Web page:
The Internet is a place of both joyous wonder — and corrosive meanness. There are delightful and hilarious memes and GIFs and videos made by GoPro-wearing puppies. And there are nasty troll attacks, flame wars, and outrage galore.
In 2014, however, we noticed a number of projects and sites that don’t fit either trope: neither Happy Internet nor Angry Internet.
They suggest, instead, a Sad Internet.
Some manifestations of the Sad Internet make a mockery of the pervasive cliché of the magical technology that connects us all, builds community, and generally permits the “crowd” to find and reward the wonderful.
The Sad Internet is a place full of unwatched videos, unliked photographs, unheard music, tweets that no one cared about, and crowdfunding projects that nobody backed.
Join us, if you will, for a tour of the Sad Internet.
Can you hear me now?
The online music service Spotify gets lots of attention for its mind-bogglingly humongous catalog of songs. This year it also got attention for a previously unnoticed footnote to that feature: Millions of those songs have never been listened to by a single Spotify user.
The website Forgotify plumbs Spotify’s unheard depths to present you with a random selection from the zero-listen archives. Think of it, my colleague Alyssa Bereznak suggested earlier this year, “as the equivalent of scrounging through a Tower Records (RIP) bargain bin.”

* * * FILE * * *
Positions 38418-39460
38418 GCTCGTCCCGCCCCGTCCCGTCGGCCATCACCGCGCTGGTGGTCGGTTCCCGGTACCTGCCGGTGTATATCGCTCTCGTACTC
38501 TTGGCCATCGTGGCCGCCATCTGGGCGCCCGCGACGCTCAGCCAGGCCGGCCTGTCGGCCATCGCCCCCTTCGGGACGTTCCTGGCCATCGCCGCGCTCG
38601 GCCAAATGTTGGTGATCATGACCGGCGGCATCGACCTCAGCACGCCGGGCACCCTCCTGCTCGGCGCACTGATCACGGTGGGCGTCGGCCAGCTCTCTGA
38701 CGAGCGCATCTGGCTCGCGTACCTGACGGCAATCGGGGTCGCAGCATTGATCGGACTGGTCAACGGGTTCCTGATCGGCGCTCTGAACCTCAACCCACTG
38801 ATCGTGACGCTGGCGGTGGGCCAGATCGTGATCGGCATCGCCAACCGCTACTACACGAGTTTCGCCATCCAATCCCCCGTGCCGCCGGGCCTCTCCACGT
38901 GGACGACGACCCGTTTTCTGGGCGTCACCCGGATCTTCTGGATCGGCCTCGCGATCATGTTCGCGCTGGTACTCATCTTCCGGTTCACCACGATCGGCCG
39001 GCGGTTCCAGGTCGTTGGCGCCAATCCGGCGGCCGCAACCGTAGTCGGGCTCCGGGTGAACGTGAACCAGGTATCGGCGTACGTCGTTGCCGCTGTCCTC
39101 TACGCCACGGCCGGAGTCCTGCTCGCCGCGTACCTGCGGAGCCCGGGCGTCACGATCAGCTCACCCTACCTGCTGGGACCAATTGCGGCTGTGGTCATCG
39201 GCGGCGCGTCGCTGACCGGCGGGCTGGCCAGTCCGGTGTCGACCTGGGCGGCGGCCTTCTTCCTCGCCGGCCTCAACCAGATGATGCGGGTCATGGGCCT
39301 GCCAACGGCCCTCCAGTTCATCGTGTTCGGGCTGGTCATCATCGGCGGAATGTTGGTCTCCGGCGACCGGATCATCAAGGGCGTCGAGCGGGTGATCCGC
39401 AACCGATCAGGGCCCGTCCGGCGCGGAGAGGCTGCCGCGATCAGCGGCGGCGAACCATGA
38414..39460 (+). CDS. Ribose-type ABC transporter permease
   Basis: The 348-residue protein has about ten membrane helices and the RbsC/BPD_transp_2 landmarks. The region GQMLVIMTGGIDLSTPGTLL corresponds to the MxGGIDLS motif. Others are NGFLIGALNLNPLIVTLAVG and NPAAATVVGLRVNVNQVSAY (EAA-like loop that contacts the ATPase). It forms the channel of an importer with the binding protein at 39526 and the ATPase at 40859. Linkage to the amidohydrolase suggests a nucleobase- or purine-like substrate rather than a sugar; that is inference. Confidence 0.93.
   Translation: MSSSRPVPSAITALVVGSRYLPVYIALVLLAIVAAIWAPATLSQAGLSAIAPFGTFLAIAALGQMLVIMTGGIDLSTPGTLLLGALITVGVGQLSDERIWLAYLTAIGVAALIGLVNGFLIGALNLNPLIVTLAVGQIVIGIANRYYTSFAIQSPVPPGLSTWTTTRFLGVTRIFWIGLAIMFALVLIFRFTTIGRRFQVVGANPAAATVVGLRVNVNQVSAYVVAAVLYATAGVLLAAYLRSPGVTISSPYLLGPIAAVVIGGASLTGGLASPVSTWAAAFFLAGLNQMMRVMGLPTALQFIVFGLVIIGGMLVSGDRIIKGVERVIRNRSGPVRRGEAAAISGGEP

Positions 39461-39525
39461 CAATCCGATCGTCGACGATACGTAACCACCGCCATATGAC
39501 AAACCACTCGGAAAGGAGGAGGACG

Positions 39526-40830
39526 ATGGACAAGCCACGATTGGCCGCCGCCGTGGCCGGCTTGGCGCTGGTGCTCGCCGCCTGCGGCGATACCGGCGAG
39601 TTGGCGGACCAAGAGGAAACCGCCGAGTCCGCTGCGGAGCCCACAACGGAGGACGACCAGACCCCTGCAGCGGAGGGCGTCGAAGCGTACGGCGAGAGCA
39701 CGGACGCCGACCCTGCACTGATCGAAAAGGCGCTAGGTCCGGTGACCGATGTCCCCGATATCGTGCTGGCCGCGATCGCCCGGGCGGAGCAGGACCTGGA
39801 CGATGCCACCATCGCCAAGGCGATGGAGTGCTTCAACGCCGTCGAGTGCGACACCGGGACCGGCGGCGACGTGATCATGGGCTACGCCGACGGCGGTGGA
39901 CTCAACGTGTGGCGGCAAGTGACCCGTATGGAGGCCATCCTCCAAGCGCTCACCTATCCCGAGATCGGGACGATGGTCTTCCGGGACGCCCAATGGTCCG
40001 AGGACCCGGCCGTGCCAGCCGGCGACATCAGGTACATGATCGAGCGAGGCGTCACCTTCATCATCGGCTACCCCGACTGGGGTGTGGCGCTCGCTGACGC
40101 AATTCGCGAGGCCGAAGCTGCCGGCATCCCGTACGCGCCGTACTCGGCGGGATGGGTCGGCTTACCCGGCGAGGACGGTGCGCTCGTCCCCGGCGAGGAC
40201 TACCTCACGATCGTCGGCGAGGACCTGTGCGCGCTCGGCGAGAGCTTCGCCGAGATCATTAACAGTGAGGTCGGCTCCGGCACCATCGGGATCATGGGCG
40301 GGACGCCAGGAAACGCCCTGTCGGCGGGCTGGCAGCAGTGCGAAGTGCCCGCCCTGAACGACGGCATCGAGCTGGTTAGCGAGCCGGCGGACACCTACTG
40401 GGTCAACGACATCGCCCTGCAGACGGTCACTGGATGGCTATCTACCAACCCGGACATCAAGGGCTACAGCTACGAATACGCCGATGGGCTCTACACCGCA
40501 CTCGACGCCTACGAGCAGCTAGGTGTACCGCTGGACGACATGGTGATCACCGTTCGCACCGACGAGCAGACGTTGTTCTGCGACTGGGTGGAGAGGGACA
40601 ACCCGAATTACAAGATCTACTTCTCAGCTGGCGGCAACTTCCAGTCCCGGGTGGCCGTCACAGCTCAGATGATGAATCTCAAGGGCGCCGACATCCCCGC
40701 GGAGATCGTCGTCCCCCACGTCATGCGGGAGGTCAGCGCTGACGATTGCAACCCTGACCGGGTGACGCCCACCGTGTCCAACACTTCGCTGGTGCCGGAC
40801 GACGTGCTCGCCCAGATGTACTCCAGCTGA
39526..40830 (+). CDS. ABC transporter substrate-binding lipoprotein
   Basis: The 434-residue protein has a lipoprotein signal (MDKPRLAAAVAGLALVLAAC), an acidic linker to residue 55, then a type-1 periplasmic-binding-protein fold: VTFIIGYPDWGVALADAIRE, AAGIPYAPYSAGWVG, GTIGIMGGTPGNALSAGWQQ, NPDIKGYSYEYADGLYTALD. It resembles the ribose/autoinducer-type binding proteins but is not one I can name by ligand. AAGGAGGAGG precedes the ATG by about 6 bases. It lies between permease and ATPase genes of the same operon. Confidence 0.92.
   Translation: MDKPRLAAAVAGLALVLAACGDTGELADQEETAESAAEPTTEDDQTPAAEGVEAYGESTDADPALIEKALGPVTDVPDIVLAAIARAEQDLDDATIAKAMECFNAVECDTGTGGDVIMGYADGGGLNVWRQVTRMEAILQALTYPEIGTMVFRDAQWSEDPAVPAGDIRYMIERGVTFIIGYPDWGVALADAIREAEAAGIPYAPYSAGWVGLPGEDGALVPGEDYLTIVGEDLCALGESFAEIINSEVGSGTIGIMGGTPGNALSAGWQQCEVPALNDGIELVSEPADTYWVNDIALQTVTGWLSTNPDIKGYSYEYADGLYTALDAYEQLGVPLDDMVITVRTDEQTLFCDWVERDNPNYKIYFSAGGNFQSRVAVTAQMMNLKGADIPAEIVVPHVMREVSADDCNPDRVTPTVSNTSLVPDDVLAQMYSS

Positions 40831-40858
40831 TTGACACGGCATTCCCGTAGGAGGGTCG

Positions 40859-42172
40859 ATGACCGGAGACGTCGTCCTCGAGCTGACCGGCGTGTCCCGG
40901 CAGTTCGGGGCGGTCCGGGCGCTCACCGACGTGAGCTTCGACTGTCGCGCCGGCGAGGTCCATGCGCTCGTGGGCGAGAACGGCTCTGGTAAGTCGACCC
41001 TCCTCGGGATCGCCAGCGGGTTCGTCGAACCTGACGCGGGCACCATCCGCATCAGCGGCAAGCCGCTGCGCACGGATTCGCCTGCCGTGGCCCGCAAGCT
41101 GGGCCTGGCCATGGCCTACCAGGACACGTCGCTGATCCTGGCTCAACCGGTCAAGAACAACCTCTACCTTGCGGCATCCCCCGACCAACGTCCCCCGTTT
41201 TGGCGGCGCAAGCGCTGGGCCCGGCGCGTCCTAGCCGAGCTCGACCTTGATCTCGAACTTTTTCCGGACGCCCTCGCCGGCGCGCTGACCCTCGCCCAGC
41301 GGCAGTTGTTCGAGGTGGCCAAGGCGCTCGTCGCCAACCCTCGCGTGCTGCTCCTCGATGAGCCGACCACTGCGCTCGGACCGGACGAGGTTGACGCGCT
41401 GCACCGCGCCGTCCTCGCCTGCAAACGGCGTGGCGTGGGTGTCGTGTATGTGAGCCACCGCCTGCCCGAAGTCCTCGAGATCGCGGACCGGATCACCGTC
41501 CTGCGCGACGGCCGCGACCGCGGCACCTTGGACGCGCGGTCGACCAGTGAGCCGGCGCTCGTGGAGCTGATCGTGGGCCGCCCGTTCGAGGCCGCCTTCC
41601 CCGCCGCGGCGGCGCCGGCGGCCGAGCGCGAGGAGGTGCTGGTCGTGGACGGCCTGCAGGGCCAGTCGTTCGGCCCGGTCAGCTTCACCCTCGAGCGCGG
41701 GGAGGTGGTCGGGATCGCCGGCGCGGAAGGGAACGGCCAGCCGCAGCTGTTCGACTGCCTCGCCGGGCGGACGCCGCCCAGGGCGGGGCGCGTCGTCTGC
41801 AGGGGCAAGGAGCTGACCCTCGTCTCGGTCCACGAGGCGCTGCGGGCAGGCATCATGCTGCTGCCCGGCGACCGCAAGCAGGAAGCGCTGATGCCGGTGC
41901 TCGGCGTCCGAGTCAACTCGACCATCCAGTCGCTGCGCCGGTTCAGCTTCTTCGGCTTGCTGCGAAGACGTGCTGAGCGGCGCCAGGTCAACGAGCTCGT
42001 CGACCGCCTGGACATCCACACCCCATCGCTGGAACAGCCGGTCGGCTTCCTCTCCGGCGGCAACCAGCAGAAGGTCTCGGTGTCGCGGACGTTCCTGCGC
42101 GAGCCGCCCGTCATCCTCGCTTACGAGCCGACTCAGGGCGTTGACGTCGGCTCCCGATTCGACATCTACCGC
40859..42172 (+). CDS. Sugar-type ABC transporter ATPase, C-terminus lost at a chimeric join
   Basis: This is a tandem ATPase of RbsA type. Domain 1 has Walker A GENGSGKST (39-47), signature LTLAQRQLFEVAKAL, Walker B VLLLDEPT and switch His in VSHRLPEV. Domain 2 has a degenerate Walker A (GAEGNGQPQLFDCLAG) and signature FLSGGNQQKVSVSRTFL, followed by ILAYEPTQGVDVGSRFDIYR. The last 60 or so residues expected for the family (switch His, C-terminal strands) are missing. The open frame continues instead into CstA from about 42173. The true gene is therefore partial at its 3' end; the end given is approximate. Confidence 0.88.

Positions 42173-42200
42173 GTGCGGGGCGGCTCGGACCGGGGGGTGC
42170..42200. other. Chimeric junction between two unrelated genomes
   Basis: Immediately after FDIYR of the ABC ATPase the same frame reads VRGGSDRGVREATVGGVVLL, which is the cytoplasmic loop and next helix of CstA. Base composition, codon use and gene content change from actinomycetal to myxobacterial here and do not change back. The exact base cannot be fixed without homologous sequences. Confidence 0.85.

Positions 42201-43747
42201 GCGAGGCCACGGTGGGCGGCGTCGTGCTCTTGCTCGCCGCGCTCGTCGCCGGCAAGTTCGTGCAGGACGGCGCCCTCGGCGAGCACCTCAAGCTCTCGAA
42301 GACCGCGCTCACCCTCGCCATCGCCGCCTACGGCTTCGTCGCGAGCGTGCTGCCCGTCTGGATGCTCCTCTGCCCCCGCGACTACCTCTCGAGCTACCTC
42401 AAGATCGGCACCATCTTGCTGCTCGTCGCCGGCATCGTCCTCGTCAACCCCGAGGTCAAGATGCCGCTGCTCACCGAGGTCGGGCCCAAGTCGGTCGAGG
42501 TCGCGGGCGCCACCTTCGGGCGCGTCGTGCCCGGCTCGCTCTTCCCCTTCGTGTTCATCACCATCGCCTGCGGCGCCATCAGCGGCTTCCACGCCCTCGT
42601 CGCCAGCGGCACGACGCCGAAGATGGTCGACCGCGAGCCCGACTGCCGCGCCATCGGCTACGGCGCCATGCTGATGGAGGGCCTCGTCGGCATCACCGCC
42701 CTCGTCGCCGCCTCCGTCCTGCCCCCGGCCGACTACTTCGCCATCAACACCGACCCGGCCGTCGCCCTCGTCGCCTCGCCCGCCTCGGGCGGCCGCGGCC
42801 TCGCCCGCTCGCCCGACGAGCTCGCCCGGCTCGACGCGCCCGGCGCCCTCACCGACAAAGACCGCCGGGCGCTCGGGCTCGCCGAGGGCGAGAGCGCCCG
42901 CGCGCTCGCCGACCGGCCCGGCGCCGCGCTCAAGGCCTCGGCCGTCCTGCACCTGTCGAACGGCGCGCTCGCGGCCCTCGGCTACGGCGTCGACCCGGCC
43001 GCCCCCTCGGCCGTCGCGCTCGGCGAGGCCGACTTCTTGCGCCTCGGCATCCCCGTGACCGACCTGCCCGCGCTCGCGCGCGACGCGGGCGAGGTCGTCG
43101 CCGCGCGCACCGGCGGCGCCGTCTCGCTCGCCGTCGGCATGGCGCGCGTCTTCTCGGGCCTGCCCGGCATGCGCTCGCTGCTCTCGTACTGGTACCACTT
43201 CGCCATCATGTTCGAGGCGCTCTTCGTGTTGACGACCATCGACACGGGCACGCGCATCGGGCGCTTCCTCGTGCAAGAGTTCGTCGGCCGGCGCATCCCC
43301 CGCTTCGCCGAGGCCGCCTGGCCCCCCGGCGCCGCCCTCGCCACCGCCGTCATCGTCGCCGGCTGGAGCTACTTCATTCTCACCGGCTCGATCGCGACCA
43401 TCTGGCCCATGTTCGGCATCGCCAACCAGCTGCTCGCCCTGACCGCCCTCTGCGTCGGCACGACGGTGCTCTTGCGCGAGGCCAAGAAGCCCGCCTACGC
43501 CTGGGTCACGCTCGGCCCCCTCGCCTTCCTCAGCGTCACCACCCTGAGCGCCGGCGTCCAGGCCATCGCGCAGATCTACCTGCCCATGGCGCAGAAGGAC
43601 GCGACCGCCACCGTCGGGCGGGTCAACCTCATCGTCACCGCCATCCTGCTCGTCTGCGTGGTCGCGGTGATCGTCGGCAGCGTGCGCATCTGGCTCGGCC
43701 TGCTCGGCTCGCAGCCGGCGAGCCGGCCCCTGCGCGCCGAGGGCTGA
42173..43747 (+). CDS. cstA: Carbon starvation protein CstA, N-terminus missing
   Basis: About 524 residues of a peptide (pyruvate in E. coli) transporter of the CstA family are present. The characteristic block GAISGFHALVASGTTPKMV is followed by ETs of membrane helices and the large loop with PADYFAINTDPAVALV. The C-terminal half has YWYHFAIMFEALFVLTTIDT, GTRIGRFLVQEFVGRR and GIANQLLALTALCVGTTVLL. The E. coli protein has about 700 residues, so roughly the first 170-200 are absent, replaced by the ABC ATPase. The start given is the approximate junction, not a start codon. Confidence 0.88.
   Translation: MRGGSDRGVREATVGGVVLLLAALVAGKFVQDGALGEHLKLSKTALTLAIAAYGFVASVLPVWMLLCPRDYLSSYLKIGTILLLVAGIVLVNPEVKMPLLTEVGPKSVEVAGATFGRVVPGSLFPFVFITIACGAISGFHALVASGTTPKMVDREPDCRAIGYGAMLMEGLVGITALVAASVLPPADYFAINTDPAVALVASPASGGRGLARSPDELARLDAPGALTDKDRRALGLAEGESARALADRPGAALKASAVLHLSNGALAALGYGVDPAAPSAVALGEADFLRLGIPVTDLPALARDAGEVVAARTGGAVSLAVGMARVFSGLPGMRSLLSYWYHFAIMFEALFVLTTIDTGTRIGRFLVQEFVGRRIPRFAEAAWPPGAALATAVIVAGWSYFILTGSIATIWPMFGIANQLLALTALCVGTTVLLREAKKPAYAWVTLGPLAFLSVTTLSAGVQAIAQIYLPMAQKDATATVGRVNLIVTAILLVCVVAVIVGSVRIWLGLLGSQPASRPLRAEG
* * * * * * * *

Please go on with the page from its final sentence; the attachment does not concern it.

Indeed, you might discover a hidden gem. Forgotify’s motivation seems to be positioned as giving all this unknown music a second chance. Or, you know, a first chance.
Similarly, there’s a note of optimism, or at least yearning, in the name of No Likes Yet — yet! As a practical matter, the site is designed to let you “discover” Instagram photos with zero likes.
As I noted in an item about the site earlier this year, it’s also designed to prod you to help these lonely photos (of Starbucks cups and unremarkable hotel rooms and so on) with a redeeming like: “As you mouse over each image, you see an exhortation to offer some positive reinforcement as you see fit.”
Or you can just indulge in the potential schadenfreude of narrowing results to your own circle of Instagram contacts. Or wallow in the self-pity of reviewing your own unliked pictures.
Only fail to connect
If there’s a cheerful rationale for Sad Tweets, it escapes me.
The concept: Connect the application to your Twitter account, and it presents you with a lowlights reel of your attempts at “sharing” that attracted no likes, and no retweets.
In short, it’s “a graveyard for your most depressing Twitter failures,” as my colleague Jason Gilbert put it earlier this year. And despite his (rather depressing!) wish that the service would expand to allow users to peruse other people’s sad tweets, for now it remains purely a mechanism for self-loathing.
No one is watching
Petit Tube is a French site launched this year that, according to New Media Rockstars, plays a stream of YouTube videos with zero views. Local advertising and real-estate clips, along with some random baby, figured prominently in my brief — and somewhat excruciating — exploration of the service. Visitors may vote on what they see: “Cette vidéo est bien?” or “Cette vidéo n’est pas bien?” (Roughly translated, that means “Yay or nay?”)
N.M.R. also points out two other low-to-zero-view offerings.